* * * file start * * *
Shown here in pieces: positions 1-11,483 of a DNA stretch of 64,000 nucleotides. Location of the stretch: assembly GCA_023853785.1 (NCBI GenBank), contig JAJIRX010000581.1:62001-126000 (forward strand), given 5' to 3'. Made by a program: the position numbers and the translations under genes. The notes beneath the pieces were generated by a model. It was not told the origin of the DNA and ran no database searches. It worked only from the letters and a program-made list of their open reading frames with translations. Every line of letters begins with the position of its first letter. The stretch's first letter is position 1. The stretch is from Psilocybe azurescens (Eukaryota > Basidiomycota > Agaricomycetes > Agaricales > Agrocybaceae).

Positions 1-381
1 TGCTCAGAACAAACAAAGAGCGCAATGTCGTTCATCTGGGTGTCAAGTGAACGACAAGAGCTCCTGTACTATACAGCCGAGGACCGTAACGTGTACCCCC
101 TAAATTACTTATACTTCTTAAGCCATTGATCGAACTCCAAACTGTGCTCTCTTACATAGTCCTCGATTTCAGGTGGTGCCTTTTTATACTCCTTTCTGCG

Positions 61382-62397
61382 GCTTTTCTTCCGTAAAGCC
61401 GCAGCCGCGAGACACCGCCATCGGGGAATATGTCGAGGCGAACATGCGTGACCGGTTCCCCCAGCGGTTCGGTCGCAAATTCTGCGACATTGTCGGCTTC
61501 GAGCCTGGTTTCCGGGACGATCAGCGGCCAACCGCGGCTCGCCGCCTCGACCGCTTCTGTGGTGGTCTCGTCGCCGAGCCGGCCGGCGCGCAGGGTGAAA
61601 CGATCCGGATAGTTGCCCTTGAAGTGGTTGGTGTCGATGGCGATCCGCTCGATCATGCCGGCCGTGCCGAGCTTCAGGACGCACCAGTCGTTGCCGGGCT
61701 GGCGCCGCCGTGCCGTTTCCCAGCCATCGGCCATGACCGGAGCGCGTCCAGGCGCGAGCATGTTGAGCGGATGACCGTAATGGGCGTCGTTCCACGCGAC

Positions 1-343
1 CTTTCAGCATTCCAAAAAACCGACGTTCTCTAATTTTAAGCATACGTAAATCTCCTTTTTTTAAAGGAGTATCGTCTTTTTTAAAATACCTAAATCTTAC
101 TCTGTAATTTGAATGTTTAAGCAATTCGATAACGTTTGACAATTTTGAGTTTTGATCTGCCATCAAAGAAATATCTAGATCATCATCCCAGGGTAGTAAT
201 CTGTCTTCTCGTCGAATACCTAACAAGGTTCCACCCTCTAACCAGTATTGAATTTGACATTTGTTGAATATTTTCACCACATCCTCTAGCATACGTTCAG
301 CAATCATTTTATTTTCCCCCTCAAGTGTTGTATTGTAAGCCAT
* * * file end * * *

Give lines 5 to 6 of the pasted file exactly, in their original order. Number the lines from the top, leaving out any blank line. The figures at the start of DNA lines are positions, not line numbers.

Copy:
Positions 61382-62397
61382 GCTTTTCTTCCGTAAAGCC